Sticking with the theme of my last post about mattresses and pillows, I’m writing today about a new NAD decision involving weighted blankets. (It's a thing!) As part of its routine monitoring program, NAD initiated an action, requesting substantiation from Weighted Comforts for claims that its weighted blankets improve sleep and reduce anxiety.
First, NAD determined that reducing anxiety is a health-related efficacy claim requiring support in the form of competent and reliable scientific evidence such as "human clinical trials that are methodologically sound and statistically significant to the 95 percent confidence level." To be probative, the results of such trials must “translate into meaningful benefits for consumers that relate directly to the advertised performance benefits.” For the sleep improvement claim, NAD found that sleep improvement “can be measured and relate to consumer health.” (Don’t I know it?) Therefore, such a claim must also be supported by competent and reliable scientific evidence.
The advertiser provided several studies involving different companies’ weighted blankets to support its claims. While NAD determined that, in theory, it is possible to extrapolate results from a study on one product to product substantiation for claims relating to another product, such extrapolation is only appropriate when the products are substantially similar, the testing methodology is reliable and there is a “good fit” between the claims and the testing.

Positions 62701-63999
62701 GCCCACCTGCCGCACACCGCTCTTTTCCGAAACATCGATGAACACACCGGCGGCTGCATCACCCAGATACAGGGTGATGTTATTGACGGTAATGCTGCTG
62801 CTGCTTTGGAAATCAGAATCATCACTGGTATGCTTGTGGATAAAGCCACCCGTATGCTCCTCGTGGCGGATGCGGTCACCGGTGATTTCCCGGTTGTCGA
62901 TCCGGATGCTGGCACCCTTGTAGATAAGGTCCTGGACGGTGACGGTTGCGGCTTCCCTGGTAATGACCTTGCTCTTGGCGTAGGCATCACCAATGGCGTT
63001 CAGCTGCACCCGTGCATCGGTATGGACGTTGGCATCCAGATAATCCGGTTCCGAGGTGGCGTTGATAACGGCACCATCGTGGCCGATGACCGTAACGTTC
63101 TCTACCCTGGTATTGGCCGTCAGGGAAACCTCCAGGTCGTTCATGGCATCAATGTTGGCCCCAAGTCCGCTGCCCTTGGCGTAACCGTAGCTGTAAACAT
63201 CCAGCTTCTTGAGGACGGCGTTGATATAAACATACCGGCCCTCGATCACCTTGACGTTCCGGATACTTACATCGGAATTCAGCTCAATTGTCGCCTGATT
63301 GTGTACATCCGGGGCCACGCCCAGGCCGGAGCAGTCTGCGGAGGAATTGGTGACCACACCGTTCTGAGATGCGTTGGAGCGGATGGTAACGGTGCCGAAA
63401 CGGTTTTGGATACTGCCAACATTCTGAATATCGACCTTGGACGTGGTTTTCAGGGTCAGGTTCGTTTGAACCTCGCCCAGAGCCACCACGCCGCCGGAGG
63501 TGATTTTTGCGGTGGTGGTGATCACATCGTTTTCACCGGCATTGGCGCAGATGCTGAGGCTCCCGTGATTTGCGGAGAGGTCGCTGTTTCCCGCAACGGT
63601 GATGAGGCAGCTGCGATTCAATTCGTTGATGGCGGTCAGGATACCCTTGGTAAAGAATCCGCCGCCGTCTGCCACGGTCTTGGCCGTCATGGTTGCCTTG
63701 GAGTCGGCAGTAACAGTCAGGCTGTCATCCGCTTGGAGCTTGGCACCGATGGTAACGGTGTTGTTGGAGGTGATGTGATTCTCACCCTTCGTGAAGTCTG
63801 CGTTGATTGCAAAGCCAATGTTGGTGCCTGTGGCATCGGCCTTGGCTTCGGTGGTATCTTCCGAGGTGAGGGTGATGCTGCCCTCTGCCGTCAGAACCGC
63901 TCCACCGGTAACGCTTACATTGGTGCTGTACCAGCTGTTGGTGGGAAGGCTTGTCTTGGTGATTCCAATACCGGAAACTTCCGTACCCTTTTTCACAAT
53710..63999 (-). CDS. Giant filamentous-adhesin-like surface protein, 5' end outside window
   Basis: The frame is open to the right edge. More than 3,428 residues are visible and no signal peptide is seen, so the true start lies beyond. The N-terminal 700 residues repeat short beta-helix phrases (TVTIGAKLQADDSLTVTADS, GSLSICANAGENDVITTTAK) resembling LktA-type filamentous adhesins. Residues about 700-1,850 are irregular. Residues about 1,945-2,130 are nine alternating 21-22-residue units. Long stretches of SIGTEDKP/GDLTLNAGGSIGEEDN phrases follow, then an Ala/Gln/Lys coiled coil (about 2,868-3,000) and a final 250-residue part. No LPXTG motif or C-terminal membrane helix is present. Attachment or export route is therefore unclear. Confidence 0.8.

Here, NAD determined that the advertiser’s weighted blankets were substantially similar to the tested products and that at least some of the tests were reliable. (There’s some interesting discussion in the Decision about using testing on non-US populations for US claims, which can be an issue, depending on the nature of the claim. Here, though, NAD found that the Swedish testing did not involve the type of sensory preference “which can be materially impacted by geographical considerations.”)
Notwithstanding the reliability of some of the testing, NAD had concerns about the “fit” between the studies and the advertisers’ claims, particularly with respect to anxiety reduction. Thus, NAD recommended that the advertiser use a more qualified claim for sleep improvement and discontinue the anxiety reduction claim altogether.
The Decision provides useful guidance on NAD’s approach to clinical testing: it touches on controls, placebos, test populations, and more. A must-read for advertisers making health-related efficacy claims. Case Report #6295.